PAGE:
Jeff Branscome writes about Spotsylvania County.
Call Northside 777 review
My journalism-focused movie watching has officially begun. Over the weekend, I watched the Zodiac, a recommendation from County Spokeswoman Kathy Smith. Kathy, the movie was pretty good, and had some creepy moments. One of the creepier parts in the movie was when the photojournalist went in the guy’s cellar. That entire scene creeped me out.
But I wanted to turn attention to "Call Northside 777," a 1948 flick staring James Stewart as journalist P.J. McNeal. This movie was really good. What I found most fascinating was the cooperation the police, commissioners, mayors and really anyone with authority offered in the journalist’s quest to bring justice to a man sentenced to 99 years in prison for a murder he did not commit. There was one time when a police officer took away a public document from McNeal, saying he wasn’t allowed to view it. McNeal basically told the cop to shove it. In fact, McNeal is hard-nosed throughout the movie, and he still gets easy access to public records without a fight from the public officials, minus the one example. Times have changed if that is how journalism worked in the late 1940s.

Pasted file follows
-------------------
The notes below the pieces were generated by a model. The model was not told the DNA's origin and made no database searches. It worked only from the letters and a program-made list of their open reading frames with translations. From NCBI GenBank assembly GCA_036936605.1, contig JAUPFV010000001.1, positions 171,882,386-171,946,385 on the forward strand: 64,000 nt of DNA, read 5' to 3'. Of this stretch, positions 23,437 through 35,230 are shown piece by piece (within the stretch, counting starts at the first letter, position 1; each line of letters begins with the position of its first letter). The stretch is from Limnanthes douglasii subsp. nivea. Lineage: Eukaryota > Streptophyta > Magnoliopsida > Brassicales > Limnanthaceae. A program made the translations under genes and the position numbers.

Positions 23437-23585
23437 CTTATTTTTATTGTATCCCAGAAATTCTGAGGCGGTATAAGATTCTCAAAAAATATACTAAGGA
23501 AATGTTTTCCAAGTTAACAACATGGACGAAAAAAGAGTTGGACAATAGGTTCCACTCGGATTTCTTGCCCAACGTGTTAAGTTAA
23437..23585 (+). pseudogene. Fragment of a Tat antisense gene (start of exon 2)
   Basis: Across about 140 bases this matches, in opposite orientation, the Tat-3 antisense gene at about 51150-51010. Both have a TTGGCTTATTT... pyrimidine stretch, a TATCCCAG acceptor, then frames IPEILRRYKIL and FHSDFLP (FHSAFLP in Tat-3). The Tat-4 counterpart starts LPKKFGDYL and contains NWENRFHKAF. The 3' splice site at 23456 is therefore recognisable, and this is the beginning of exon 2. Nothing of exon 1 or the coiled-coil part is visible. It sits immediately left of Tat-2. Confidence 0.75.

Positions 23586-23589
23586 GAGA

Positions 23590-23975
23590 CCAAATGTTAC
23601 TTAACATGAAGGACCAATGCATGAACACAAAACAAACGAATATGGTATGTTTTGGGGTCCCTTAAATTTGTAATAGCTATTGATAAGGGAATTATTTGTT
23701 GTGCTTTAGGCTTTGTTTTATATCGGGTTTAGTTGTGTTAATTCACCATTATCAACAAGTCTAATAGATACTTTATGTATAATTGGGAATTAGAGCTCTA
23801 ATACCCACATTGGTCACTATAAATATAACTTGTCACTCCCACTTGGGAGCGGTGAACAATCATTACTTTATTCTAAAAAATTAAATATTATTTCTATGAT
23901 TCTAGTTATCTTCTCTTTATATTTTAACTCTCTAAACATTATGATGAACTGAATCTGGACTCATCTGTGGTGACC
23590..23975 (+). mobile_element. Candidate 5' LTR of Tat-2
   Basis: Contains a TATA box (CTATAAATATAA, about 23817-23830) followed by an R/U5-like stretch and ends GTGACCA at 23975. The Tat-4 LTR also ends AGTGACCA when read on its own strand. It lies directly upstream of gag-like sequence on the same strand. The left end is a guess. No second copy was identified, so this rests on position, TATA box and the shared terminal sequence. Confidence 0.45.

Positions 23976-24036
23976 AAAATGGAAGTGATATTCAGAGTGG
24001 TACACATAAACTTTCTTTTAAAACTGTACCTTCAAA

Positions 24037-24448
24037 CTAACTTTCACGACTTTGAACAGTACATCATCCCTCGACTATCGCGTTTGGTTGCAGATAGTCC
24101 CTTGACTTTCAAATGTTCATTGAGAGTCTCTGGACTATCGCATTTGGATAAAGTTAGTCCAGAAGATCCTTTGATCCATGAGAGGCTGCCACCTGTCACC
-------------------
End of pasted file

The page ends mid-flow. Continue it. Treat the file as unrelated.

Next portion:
Some other moments that made me laugh were the ethical breaches McNeal may have made. For example, he paid a woman’s bar tab for giving him the address of the key witness in the murder trial. That is something that would not be accepted in today’s industry. Another funny scene was when McNeal first started writing stories about the case, and he interviewed the guy sentenced for the murder. During the interview, conducted in front of the very friendly jail warden, McNeal basically says he wanted to sensationalize certain parts of the guy’s story, and keep out other facts that may dampen the effect it could have on the readers. It just made me laugh because I don’t know any journalists who purposely keep out facts in a story. Despite what some may think, it just doesn’t happen.
A few times McNeal seemed to accept one person’s view and he did not try to get someone to confirm the information when it seemed he easily could have.
If you like hard-nosed journalism movies, I’d give this one a view. As shocking as it may be, this was the first "classic" black and white movie I have ever watched in my life.